Criterion's Nick Green provides his thoughts on the FCA's CP20/9: Driving value for money in pensions consultation.

I enjoyed last month’s ABI conference on future-proofing pension freedoms. In his talk, the FCA’s Sheldon Mills namechecked their consultation on value for money in pensions. With final rules due early next year, this is one that Criterion as a leading independent and not-for-profit Standards body is watching with particular interest.

Our interest is partly because of the impact it could have on key markets served by our stakeholders. But it’s also because the FCA intends to achieve the seemingly impossible: standardising something that is inherently subjective. Value for money is not just about price, and means different things to different people at different times – and that is something that makes defining standards really, really hard.

To its credit, the FCA seems to recognise this in its consultation, which proposes three measures of value for money: investment performance, service, and charges. It's instructive to look at these elements through the lens of other highly regulated, consumer-facing markets that have similar value measures; for instance, cars.

Which car is best?

Get any three petrolheads together and they will try at length to determine, once and for all, Which Car Is Best. (I make no excuse, incidentally, for using cars as an example here: surely there can be few markets worldwide subject to so much regulation but that yield so much customer choice.)

"Performance!" says the Ariel Atom owner. "Nothing is more important than performance! My car gets from zero to sixty in 0.3 seconds less than any other car I've driven. That means it is - objectively - at least 0.3 seconds better than anything you drive."

"Ah," says the Bentley Continental owner. "Performance is important; but it's not just about how quickly you get there. I want to travel in comfort and style, too. I am happy to trade those 0.3 seconds - maybe more - for little luxuries like carpets. And air conditioning. And, you know, doors and a roof."

"You are both idiots," says the Kia Picanto owner. "There's no guarantee that road conditions will ever let you exploit that Atom's performance, nor that half the toys on the Bentley won't be broken within a year. The only thing you can control are your set-up and running costs. My car cost buttons, runs on fumes and is under warranty for 7 years. Checkmate."

And so on, and so on. Of course, all these owners are right; or, rather, none of them are, which is why cars like the Ford Fiesta or the BMW 3 Series outsell any of these cars many times over. Those high-selling vehicles represent a compromise of the three characteristics in question, rather than the pursuit of any one of them to a logical extreme.

As a Standards body, we wrestle this with on a daily basis: how to get common agreement on apparently simple concepts that, on closer inspection, mean very different things to different observers. Sometimes the right approach is to find a compromise that works well enough for most people, most of the time, as with our Quotes and New Business messages for Annuities, which meets the needs of both generalist providers and also the Enhanced market. But sometimes the solution needs to reflect a fundamental incompatibility of underlying concepts, as we needed to do with valuation data, now supported by at single-contract level by Contract Enquiry and at book level by Bulk Valuation.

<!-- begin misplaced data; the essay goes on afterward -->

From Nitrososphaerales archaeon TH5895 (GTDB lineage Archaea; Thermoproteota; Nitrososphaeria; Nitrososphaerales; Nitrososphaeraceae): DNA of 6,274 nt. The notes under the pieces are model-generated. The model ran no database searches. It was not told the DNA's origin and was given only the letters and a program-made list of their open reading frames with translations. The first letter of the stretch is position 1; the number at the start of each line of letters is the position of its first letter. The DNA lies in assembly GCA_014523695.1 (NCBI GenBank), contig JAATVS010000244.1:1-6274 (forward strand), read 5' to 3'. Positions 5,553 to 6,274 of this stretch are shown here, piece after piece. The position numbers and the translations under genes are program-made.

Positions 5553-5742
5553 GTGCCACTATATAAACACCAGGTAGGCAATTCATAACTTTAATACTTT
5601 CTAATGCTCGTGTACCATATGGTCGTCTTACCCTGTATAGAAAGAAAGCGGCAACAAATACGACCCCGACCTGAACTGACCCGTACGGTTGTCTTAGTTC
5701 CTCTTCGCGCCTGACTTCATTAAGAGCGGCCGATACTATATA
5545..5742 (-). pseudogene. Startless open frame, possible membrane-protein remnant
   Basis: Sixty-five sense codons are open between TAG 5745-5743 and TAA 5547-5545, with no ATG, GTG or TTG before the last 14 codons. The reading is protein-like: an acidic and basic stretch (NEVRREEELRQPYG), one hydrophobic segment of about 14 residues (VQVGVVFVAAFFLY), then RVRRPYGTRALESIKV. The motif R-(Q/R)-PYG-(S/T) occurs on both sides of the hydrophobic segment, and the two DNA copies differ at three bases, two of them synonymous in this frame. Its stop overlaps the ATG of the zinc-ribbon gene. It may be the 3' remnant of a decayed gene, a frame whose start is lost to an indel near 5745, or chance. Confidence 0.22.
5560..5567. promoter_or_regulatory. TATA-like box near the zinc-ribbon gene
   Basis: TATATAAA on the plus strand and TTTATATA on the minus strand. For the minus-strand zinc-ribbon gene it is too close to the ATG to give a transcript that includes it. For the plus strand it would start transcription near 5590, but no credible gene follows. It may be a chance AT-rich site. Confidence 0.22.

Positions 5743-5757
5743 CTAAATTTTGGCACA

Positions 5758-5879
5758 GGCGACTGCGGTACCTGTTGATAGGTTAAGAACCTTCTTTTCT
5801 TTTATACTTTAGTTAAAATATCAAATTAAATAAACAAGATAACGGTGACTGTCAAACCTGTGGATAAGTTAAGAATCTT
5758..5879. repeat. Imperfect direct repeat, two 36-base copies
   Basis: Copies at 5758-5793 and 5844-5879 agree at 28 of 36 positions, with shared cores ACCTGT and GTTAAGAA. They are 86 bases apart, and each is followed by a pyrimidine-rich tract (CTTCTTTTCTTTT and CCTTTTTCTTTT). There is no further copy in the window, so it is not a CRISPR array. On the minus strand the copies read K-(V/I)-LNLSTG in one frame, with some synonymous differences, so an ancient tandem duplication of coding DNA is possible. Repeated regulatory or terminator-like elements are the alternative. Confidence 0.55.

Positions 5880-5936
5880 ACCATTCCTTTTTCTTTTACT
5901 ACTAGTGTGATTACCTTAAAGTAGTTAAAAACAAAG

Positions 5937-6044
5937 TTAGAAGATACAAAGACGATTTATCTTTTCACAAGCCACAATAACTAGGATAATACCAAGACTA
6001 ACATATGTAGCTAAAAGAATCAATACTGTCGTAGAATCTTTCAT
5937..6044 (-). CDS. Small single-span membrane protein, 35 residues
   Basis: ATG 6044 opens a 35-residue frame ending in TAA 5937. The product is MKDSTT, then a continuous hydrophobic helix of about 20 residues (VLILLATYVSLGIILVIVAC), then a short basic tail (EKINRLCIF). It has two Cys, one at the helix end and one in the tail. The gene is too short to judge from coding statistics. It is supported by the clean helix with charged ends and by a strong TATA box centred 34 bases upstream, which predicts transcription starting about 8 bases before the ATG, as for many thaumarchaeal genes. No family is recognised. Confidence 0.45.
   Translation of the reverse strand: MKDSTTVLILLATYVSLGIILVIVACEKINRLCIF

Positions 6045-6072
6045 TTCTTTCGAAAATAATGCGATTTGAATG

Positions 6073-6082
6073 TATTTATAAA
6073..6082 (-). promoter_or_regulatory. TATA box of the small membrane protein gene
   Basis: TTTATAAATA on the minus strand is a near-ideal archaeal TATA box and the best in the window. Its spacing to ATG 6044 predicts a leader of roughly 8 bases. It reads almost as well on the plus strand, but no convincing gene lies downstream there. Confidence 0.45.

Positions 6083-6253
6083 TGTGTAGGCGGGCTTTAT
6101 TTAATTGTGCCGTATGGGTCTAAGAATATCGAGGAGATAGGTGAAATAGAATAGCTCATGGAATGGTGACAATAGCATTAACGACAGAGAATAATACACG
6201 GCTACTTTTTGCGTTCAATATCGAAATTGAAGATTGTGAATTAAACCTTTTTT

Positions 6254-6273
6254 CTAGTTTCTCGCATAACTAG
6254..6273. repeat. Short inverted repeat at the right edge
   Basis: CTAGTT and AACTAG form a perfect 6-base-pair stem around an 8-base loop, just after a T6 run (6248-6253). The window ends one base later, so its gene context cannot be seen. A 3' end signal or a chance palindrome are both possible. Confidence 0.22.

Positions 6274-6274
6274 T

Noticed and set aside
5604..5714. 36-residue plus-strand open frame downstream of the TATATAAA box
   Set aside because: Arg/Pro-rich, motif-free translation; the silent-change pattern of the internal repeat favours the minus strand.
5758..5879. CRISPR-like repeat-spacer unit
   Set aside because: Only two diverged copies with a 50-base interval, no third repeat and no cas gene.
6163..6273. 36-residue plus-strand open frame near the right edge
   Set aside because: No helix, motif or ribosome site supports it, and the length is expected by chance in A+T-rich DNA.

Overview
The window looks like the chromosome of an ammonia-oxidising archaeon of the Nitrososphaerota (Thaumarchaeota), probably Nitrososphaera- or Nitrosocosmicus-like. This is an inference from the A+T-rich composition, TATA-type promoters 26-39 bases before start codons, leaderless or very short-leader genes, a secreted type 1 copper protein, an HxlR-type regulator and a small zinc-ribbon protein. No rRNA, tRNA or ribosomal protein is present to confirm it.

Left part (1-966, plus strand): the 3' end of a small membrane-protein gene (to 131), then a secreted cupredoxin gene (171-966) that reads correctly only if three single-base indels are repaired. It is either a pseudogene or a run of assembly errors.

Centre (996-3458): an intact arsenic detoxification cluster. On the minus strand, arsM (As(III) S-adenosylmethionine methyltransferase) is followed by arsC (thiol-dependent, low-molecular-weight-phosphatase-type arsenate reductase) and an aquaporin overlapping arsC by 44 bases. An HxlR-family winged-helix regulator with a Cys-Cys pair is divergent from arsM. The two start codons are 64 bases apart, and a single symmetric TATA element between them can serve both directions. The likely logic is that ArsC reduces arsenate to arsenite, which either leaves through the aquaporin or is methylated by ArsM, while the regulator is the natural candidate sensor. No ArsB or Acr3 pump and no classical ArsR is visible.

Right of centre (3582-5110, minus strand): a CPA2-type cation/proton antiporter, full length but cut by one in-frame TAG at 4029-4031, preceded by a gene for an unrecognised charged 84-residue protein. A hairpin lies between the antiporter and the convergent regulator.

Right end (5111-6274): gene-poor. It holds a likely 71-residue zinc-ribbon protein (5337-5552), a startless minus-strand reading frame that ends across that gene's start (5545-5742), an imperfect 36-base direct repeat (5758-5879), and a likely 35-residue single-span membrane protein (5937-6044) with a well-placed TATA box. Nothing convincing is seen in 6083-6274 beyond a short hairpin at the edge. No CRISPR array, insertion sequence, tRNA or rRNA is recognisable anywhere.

What might this mean for Value For Money?

The FCA proposes ‘to introduce an explicit definition of VfM.' - which sounds like it might offer an objective way of determining, once and for all, Which Pension Is Best. But even if it doesn’t achieve that – and can you imagine if it did? – it will surely define the parameters within which any credible, mainstream pension solution will be expected to operate, and what the compromises that are reasonable.

The potential impact on market dynamics of such a definition could be huge, both immediately and into the long term. Again, the car market might offer insights. Laws and regulation (licensing, taxation, carbon emissions, speed limits etc) define the sweet spot for mainstream vehicles, and do so with such precision that some manufacturers compete with themselves in that space. Volkswagen’s Passat is pitched against sister companies’ Audi A4 and Skoda Superb, and Renault’s Kadjar is nothing more than sister company Nissan’s Qashqai in a hat. It’s also worth noting that such definitions and associated enforcement procedures can yield tempting illicit transgressions. Yes, I’m looking at you, Volkswagen.

But that’s for the future. Right now, all eyes are on outcomes from the FCA’s consultation; and, as an exercise in standardisation, that will be absolutely fascinating.